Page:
A limited edition work of art by Bernard Hoyes, influenced by his Jamaican upbringing and experiences, that depicts a group of rural women stirring up the spirits in the Caribbean through dance and music. This piece measures 28x22 inches. It has an edition size of 199 and was originally published in 1999.
Born in Kingston, Jamaica, Hoyes demonstrated artistic abilities early. When he was trotted off to live with a great aunt in rural Jamaica, his exposure to the revival cults, ceremonies and rituals planted seeds deep within, that would manifest in his Art years later.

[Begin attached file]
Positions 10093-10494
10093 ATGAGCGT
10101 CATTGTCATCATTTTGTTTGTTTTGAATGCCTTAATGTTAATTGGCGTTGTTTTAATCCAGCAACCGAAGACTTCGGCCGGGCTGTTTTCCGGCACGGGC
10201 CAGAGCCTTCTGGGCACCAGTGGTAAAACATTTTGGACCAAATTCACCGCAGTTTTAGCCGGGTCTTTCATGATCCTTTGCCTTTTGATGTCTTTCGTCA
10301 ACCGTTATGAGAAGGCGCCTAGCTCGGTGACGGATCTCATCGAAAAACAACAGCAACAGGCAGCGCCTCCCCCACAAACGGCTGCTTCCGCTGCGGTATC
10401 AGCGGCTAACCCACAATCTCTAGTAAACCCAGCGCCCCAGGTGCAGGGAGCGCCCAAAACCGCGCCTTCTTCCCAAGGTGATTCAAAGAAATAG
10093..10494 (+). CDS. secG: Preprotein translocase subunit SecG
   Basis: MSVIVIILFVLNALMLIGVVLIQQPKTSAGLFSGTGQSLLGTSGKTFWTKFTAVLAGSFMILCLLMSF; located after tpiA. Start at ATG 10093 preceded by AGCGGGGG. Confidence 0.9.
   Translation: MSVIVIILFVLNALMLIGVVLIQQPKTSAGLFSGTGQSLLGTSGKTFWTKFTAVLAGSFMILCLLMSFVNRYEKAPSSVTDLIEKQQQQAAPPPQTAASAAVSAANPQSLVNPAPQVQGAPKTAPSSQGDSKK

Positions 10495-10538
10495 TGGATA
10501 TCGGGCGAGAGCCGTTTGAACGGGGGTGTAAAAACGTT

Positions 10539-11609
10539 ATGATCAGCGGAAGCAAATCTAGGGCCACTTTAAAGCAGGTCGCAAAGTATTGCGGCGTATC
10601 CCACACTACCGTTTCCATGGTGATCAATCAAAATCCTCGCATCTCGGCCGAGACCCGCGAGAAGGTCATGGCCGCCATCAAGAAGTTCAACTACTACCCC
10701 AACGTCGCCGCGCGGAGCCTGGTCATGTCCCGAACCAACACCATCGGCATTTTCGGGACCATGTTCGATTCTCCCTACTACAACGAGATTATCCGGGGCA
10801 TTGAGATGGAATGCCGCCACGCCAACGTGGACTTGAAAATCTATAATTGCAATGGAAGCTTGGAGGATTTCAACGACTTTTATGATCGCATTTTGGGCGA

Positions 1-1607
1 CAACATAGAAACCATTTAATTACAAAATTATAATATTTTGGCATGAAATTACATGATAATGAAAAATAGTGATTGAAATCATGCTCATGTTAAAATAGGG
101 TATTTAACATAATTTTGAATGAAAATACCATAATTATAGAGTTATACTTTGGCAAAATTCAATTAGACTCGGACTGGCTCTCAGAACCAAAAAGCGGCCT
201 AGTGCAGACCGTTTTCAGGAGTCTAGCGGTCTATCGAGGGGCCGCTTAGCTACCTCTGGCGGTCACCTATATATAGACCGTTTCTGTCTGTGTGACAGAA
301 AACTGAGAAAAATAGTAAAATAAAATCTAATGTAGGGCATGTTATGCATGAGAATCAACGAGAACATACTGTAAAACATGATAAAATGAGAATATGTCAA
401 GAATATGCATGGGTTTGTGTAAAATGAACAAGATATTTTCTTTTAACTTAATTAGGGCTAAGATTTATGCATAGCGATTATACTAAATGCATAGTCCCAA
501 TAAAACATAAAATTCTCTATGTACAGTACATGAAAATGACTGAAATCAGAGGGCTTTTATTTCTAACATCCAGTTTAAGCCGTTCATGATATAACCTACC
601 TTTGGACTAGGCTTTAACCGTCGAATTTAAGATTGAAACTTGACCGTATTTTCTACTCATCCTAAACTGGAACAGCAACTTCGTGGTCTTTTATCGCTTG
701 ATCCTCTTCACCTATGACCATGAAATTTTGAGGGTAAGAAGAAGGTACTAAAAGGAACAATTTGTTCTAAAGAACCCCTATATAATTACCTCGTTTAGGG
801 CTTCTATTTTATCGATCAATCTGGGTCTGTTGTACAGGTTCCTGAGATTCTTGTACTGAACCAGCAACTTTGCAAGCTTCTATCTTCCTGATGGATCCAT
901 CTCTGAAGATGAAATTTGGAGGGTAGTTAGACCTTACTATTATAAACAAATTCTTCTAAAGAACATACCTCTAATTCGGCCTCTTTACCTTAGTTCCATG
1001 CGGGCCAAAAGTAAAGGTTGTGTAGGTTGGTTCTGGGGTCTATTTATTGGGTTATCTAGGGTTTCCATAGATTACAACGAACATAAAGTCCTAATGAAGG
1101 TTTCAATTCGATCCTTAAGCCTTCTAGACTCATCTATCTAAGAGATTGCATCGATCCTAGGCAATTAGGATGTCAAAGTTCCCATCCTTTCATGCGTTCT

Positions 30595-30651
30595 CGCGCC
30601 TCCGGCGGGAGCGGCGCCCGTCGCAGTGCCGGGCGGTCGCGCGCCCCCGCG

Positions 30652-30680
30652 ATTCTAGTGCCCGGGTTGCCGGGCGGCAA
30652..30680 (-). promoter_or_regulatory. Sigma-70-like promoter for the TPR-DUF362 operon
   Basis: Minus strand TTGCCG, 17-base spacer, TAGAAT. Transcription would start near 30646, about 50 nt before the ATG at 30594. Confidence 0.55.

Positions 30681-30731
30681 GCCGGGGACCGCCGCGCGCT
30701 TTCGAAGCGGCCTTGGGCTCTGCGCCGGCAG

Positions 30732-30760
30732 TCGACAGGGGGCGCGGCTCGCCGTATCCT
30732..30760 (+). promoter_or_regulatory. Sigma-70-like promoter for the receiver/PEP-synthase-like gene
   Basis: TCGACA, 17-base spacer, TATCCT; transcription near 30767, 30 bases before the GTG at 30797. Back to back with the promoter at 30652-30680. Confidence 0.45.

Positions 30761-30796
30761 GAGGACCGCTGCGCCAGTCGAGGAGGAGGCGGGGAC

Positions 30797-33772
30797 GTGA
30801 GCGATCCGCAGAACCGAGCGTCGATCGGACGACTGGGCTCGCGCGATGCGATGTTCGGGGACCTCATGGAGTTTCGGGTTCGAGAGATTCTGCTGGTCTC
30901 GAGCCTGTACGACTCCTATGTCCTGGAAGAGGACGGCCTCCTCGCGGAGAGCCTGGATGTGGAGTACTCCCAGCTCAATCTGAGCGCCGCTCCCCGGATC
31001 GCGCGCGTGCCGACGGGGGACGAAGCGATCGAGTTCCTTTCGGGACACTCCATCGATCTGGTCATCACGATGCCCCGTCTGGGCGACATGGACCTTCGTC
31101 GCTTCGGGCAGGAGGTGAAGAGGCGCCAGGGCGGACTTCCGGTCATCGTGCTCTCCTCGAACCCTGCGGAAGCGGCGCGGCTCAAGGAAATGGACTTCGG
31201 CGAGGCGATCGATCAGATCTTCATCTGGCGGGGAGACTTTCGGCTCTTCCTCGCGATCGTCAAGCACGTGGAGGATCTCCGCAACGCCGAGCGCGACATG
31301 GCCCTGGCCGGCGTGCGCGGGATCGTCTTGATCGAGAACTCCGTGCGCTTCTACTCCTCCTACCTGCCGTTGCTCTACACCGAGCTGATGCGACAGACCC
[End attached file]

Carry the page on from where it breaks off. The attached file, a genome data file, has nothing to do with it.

Hoyes's formal art studies began at Junior Art Centre at the Institute of Jamaica. At age 15 he left Jamaica for New York City. His lessons continued at the Art Students League and Vermont Academy. A heady combination of his drive to excel and the influence of the civil rights movement placed Hoyes at the helm of propelling the Academy to institute social and cultural programs. Upon graduation he was the first recipient of the Frederick Stanley Art Award and saw the launching of the school's first formal arts department. When Hoyes attended an alumnus reception some years later, to receive the Florence Sabin Distinguished Alumni Award, he felt pride in seeing the new edifice housing a formal art department. He earned a Bachelor in Fine Arts in painting and graphic design from the California School of Arts and Crafts in Oakland.